There is life for him the other side of this, whenever that may be.
I know that, although he attempted to do a bad thing,
he is not a bad person.
I know we have to get him back.
Tell us about this sentencing, what did you think?
The judge recognised that the unique circumstances
justified a sentence below the usual sentencing guidelines.
The important thing is that he wants to go home.
He wants to go home as soon as he can and, you know,
the light is at the end of the tunnel here,
so he is happy about that.
The prosecution argued that Michael, by his own admission,
had planned to carry out the attack for over a year...
..but the judge was sympathetic to his mental health
and handed down a shorter-than-expected sentence
of 12 months and a day.
Was it good to see Michael?
He was so frightened in court. You know, he was shaking really badly.
He was choked when he spoke to the judge.
He was breaking down,
and I just feel like a weight has been lifted off my shoulders.
All the uncertainty and worry of the last few months...
Now to know that it is such a relatively short time still to go
before we get him back is just, you know...
I'm just bubbling with joy inside.
-I don't think I've ever seen you smile.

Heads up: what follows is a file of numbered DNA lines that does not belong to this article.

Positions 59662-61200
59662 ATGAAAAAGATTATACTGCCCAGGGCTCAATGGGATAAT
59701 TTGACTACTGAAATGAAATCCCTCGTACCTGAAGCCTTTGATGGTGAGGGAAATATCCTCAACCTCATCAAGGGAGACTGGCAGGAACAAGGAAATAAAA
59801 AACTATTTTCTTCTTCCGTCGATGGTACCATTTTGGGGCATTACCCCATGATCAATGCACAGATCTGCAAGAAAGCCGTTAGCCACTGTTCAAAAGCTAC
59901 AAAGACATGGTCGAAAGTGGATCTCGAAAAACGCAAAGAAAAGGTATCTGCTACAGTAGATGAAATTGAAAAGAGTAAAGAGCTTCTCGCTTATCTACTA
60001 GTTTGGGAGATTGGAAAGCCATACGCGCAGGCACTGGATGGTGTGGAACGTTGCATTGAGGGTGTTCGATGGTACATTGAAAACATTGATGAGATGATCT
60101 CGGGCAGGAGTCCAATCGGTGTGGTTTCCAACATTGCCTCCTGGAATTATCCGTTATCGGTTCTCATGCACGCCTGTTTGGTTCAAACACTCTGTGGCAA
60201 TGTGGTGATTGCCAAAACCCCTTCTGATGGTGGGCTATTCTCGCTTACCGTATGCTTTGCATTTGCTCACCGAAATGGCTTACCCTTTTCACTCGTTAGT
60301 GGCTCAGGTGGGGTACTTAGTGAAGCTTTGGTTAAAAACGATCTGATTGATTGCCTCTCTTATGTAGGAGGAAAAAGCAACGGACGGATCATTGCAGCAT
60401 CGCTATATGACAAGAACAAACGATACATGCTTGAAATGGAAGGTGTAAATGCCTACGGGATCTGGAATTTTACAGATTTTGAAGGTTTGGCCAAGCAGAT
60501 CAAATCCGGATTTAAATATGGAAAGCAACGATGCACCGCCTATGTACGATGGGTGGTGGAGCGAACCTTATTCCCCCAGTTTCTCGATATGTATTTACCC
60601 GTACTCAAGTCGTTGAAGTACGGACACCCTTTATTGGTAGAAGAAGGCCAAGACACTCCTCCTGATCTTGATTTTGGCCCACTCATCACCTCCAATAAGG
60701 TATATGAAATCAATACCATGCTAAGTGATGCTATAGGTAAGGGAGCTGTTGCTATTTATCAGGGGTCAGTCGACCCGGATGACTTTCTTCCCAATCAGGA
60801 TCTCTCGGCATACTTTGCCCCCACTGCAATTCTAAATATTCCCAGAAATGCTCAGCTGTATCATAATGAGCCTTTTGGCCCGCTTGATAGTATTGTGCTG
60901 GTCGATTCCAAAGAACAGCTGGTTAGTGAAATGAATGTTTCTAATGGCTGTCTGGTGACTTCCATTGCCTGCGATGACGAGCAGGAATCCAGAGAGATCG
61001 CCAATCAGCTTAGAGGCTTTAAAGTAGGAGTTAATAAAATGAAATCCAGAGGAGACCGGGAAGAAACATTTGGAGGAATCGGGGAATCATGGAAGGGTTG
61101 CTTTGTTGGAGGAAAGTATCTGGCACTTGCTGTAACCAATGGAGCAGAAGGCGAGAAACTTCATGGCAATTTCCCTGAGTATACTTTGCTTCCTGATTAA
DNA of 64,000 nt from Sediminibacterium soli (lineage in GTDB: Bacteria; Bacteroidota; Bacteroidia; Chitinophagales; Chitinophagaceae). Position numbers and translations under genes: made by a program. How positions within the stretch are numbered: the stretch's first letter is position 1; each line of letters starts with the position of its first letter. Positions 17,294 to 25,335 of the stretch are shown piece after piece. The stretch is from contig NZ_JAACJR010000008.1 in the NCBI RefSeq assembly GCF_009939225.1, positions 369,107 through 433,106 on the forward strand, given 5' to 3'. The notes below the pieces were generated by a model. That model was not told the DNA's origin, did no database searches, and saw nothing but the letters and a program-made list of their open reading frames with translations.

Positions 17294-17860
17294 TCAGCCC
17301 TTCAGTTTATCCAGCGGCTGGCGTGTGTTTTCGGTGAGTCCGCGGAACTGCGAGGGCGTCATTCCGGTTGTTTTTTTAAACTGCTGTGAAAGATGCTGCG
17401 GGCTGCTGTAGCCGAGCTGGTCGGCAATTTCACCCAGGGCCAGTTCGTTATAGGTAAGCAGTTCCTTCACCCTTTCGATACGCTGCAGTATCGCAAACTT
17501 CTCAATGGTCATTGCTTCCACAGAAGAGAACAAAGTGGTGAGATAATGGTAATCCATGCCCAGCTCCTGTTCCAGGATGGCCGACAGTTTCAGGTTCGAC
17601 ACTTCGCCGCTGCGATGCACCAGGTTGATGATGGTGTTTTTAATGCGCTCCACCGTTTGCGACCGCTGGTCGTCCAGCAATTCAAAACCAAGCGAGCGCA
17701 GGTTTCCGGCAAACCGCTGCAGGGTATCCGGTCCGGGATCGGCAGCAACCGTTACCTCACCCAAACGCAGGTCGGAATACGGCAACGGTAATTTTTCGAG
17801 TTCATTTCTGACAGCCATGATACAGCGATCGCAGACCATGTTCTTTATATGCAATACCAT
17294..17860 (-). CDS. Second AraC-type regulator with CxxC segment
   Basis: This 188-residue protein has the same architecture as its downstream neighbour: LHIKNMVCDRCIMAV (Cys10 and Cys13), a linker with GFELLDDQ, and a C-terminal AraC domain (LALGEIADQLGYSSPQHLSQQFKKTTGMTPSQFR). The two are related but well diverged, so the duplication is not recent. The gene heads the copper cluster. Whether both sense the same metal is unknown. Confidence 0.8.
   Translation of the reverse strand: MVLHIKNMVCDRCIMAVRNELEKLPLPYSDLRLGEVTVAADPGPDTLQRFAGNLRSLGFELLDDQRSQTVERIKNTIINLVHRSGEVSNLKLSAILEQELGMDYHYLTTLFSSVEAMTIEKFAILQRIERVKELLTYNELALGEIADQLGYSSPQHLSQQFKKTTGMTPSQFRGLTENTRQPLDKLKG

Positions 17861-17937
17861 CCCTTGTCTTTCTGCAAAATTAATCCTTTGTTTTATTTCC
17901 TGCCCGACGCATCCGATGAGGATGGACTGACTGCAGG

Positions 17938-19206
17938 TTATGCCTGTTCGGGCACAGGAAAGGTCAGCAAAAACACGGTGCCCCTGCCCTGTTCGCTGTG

I haven't had a lot to smile about for quite a long time.
He apologised to the judge for what he had done,
he apologised to the judge for wasting people's time,
and the judge turned round and said,
"You've got nothing to be sorry for."
He said, "You've got a condition.
"If it had been a heart condition, he would take medication for it.
"Nobody would think anything about it."
"It's nothing to be ashamed of."
The judge realised what everybody else has always said about him.
In June 2016, 20-year-old Briton Michael Sandford was arrested at a Donald Trump rally after trying to take a police officer's gun in a bid to shoot the then republican presidential nominee. Michael immediately found himself at the centre of a media storm and at the mercy of America's notoriously harsh justice system. After pleading guilty, he faced years behind bars.
But how did a young middle-class boy from suburban Surrey who suffers from Asperger's end up thousands of miles from home? And what drove him to attempt to kill one of the most powerful men in the world? This programme follows Michael's family as they travel to the US for his sentencing, unsure of when they might see him again. Set against the backdrop of Trump's remarkable rise to the White House, the documentary explores Michael's complex past while using exclusive eyewitness interviews and never-before-seen archive to piece together the elaborate assassination plot and attempt to find out why he did it.